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Journal Article

Cooperation between COA6 and SCO2 in COX2 maturation during cytochrome c oxidase assembly links two mitochondrial cardiomyopathies.

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Citation

Pacheu-Grau, D., Bareth, B., Dudek, J., Juris, L., Vogtle, F. N., Wissel, M., et al. (2015). Cooperation between COA6 and SCO2 in COX2 maturation during cytochrome c oxidase assembly links two mitochondrial cardiomyopathies. Cell Metabolism, 21(6), 823-833. doi:10.1016/j.cmet.2015.04.012.


Cite as: http://hdl.handle.net/11858/00-001M-0000-0027-A787-4
Abstract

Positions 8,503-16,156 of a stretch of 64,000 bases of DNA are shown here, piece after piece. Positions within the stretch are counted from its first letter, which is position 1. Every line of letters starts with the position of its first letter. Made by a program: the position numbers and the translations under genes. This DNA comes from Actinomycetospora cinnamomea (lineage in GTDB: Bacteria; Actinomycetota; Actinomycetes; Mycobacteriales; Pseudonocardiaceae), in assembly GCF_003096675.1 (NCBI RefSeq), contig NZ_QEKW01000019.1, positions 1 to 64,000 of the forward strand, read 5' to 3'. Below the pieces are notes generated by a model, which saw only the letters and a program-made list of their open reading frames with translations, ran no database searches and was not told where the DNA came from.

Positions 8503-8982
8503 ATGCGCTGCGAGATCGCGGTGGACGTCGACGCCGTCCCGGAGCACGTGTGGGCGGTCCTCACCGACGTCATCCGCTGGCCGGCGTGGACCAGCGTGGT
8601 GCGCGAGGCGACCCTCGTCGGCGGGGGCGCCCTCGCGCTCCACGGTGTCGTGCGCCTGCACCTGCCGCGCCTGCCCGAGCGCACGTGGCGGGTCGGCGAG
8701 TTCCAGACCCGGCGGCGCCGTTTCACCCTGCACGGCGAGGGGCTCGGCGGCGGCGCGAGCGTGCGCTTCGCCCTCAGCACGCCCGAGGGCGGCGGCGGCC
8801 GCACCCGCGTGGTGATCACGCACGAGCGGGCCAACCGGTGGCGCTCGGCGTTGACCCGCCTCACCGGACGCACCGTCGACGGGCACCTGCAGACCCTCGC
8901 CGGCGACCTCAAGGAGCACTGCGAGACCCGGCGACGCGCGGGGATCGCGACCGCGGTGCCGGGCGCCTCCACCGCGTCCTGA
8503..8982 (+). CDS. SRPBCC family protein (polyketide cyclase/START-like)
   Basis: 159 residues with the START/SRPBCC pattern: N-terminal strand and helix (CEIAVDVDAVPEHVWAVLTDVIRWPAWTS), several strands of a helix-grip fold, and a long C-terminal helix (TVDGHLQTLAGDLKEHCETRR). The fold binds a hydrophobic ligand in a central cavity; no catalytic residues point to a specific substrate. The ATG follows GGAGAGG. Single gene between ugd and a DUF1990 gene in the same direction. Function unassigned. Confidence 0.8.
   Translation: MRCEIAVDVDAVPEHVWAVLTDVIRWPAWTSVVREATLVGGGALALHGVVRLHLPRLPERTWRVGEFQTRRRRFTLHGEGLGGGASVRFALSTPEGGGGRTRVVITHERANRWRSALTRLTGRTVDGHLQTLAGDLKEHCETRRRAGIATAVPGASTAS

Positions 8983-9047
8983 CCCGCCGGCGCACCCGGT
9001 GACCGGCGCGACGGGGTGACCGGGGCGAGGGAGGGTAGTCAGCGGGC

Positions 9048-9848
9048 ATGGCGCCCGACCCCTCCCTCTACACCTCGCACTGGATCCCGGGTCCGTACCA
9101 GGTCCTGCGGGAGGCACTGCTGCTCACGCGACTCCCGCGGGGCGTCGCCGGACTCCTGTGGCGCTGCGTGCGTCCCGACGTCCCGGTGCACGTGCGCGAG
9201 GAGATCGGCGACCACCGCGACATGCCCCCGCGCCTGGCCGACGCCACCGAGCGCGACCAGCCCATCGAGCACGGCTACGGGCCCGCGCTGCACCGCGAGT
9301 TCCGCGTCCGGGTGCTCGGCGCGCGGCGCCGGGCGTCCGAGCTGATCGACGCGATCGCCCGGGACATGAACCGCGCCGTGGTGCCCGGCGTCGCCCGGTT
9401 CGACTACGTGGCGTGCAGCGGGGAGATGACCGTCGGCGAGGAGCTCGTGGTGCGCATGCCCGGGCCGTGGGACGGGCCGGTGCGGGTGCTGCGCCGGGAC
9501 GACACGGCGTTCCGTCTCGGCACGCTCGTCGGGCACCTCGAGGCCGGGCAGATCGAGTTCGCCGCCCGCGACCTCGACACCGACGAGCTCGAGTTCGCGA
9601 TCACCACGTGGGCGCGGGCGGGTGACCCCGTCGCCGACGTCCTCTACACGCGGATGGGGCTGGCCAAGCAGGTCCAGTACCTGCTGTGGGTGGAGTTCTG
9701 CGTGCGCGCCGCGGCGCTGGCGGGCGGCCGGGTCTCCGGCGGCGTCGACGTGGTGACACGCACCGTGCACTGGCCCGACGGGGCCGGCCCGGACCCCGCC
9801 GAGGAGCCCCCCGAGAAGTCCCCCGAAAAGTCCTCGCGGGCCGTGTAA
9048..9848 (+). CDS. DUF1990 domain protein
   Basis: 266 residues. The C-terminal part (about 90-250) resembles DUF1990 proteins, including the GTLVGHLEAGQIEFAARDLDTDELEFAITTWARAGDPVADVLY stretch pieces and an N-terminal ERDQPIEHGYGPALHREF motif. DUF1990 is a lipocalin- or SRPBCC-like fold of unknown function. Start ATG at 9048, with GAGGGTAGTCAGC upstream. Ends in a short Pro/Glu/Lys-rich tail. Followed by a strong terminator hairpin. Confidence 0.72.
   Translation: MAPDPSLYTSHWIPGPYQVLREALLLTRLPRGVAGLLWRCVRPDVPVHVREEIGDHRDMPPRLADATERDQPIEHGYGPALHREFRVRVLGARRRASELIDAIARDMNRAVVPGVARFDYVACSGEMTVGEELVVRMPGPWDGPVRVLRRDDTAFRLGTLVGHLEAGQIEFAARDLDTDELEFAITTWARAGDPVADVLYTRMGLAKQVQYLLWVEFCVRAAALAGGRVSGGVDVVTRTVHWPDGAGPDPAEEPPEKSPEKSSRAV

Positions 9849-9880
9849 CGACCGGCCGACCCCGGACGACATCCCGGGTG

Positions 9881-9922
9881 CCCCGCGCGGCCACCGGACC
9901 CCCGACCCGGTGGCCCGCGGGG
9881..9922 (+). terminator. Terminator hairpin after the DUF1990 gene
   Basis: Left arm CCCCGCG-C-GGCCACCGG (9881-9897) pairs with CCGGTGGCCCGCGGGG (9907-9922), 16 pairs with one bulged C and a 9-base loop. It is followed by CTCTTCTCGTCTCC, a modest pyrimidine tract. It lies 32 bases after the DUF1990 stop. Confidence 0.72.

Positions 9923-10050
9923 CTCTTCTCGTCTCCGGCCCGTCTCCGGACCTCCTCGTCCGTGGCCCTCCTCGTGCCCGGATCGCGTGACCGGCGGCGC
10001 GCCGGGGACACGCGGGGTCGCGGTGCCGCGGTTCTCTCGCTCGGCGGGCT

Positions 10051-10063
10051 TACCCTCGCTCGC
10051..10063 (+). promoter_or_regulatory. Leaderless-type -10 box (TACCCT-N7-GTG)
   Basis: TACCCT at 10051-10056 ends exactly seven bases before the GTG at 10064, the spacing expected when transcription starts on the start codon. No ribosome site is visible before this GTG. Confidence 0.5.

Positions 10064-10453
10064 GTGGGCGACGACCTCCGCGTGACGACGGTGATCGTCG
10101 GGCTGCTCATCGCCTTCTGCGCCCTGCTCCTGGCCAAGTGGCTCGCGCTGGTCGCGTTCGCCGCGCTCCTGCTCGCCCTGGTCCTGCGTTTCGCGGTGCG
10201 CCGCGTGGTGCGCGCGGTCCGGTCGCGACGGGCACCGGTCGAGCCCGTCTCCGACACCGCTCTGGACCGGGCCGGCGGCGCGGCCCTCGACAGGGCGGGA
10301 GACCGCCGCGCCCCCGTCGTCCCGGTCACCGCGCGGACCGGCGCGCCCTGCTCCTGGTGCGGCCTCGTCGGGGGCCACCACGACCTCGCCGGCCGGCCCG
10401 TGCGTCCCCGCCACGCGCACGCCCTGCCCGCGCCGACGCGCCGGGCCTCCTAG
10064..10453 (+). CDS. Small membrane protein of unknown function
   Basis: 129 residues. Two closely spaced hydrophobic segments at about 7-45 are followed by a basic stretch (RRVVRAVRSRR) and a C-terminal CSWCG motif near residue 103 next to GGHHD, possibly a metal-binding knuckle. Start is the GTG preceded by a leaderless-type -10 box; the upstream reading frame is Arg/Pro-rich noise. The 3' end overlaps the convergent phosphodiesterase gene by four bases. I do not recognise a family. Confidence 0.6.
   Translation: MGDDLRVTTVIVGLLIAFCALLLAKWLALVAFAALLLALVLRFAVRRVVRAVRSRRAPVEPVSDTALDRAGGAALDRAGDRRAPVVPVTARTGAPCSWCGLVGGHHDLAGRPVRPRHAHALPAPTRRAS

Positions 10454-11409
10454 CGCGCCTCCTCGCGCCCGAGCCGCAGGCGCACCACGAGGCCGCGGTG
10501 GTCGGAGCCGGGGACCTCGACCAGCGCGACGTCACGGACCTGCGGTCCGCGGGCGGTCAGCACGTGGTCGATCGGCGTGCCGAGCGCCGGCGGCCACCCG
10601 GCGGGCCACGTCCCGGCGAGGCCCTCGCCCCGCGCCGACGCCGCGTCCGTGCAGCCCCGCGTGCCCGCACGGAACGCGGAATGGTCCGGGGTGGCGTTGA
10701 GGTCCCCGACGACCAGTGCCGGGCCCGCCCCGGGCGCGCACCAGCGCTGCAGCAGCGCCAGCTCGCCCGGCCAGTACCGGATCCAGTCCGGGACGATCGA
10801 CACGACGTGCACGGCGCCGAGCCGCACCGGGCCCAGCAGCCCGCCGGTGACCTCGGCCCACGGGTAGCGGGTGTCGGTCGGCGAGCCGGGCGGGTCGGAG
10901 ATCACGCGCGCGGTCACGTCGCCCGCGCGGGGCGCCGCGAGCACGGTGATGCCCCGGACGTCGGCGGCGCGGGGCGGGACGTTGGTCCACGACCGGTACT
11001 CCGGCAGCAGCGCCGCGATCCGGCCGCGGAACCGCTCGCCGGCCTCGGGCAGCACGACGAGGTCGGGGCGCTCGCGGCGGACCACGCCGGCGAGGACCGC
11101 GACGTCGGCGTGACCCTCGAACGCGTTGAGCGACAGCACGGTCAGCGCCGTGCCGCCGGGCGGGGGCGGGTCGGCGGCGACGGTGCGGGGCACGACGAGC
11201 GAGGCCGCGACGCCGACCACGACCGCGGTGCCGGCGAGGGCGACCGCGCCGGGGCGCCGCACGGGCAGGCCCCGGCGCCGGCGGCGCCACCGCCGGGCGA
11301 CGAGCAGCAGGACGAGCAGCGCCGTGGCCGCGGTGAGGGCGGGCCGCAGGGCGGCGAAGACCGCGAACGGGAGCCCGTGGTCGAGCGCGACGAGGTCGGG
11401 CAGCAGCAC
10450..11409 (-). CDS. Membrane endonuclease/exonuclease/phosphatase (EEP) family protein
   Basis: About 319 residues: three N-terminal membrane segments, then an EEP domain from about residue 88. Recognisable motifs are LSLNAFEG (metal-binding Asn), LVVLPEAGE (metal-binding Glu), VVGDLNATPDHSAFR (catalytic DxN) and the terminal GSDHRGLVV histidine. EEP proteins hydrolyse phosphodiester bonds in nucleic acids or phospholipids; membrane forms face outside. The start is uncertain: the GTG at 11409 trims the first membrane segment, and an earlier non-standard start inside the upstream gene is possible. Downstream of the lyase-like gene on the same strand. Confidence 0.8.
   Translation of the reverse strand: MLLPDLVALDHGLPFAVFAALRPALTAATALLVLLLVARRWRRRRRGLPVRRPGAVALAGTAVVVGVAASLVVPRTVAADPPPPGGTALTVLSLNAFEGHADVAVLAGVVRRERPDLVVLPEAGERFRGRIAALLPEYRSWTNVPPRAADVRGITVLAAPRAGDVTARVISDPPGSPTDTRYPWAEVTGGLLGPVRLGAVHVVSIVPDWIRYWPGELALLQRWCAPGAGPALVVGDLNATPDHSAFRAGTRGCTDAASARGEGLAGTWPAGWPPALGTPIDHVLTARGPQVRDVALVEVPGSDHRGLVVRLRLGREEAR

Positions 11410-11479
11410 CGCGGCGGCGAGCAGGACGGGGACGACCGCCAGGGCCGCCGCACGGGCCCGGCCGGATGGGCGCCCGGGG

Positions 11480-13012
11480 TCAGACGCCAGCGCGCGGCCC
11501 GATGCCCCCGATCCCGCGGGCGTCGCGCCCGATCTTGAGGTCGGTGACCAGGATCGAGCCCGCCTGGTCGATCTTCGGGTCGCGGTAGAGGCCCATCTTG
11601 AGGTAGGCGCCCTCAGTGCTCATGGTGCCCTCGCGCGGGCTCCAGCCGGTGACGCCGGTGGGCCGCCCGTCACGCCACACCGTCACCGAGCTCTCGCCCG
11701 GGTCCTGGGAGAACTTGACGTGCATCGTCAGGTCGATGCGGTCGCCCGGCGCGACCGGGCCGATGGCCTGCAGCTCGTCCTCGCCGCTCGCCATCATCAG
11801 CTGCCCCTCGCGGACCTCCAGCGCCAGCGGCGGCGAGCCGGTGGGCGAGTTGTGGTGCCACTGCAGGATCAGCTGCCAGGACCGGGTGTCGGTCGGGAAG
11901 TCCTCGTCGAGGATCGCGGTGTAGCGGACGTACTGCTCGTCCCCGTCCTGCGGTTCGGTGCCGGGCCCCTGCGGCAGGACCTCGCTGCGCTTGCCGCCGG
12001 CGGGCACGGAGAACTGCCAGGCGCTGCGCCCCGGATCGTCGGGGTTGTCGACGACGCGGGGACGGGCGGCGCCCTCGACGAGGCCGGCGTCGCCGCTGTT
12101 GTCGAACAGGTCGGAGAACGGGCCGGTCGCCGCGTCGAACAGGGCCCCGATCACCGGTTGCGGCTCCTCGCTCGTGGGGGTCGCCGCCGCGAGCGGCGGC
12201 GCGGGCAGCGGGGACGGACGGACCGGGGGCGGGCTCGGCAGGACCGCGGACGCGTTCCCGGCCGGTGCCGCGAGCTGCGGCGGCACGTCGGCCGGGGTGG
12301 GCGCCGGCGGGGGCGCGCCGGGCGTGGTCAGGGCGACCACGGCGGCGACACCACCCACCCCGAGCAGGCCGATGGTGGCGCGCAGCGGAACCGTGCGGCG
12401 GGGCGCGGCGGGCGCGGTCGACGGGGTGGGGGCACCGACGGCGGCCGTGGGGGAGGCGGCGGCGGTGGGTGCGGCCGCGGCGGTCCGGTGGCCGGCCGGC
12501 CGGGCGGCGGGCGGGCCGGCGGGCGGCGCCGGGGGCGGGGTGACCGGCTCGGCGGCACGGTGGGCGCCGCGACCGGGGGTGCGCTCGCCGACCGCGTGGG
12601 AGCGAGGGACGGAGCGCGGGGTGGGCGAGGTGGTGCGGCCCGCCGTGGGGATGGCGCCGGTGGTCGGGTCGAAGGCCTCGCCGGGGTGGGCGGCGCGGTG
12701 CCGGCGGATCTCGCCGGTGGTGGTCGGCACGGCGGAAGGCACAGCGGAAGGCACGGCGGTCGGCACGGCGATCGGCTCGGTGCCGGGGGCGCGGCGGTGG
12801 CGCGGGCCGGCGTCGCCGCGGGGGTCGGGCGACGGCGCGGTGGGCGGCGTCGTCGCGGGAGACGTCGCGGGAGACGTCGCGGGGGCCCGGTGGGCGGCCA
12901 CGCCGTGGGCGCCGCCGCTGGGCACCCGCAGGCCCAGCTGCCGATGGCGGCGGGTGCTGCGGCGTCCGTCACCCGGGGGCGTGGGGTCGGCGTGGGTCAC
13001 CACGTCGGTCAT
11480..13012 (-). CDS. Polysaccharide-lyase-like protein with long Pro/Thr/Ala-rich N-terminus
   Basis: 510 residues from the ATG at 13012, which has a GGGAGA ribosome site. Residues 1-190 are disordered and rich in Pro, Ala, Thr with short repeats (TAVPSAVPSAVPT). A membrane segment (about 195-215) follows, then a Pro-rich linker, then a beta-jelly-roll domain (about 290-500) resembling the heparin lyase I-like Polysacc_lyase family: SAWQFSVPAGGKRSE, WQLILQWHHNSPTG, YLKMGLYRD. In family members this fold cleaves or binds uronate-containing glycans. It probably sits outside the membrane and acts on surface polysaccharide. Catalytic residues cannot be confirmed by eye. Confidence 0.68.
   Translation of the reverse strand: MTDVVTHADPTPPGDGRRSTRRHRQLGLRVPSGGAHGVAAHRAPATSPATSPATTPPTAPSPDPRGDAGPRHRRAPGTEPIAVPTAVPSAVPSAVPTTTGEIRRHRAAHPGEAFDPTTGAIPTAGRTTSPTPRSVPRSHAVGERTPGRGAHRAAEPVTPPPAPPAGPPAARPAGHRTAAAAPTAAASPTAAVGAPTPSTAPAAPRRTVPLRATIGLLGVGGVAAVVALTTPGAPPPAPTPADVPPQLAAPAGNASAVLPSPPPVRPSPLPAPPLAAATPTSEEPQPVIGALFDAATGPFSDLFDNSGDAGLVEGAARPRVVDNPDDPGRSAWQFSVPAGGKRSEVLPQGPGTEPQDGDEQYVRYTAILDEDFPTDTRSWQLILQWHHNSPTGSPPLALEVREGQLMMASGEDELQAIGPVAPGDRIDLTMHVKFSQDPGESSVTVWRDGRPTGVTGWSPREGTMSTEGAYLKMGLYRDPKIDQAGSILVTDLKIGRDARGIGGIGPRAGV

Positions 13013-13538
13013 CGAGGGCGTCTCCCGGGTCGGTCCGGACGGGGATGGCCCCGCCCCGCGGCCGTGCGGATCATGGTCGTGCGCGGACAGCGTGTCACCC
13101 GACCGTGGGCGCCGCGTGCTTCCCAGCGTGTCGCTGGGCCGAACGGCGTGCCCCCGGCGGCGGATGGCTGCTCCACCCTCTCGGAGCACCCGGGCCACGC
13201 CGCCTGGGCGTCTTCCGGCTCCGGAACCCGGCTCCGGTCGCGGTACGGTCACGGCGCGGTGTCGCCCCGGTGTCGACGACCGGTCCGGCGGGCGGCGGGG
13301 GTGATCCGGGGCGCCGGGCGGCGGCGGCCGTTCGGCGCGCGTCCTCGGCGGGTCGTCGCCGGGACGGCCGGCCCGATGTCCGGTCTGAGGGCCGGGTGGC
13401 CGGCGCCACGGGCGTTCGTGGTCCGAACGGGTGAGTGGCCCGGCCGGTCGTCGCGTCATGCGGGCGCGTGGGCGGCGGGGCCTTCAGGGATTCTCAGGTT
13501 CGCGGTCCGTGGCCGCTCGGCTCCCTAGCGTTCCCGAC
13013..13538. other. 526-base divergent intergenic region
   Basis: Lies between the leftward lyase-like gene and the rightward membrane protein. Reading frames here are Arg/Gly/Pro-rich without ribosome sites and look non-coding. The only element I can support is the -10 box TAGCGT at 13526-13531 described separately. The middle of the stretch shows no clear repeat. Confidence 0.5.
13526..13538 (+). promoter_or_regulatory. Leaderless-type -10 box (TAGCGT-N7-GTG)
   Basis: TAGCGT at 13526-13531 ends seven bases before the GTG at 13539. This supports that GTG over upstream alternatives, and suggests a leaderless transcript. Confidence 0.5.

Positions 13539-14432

Three mitochondria-encoded subunits form the catalytic core of cytochrome c oxidase, the terminal enzyme of the respiratory chain. COX1 and COX2 contain heme and copper redox centers, which are integrated during assembly of the enzyme. Defects in this process lead to an enzyme deficiency and manifest as mitochondrial disorders in humans. Here we demonstrate that COA6 is specifically required for COX2 biogenesis. Absence of COA6 leads to fast turnover of newly synthesized COX2 and a concomitant reduction in cytochrome c oxidase levels. COA6 interacts transiently with the copper-containing catalytic domain of newly synthesized COX2. Interestingly, similar to the copper metallochaperone SCO2, loss of COA6 causes cardiomyopathy in humans. We show that COA6 and SCO2 interact and that corresponding pathogenic mutations in each protein affect complex formation. Our analyses define COA6 as a constituent of the mitochondrial copper relay system, linking defects in COX2 metallation to cardiac cytochrome c oxidase deficiency.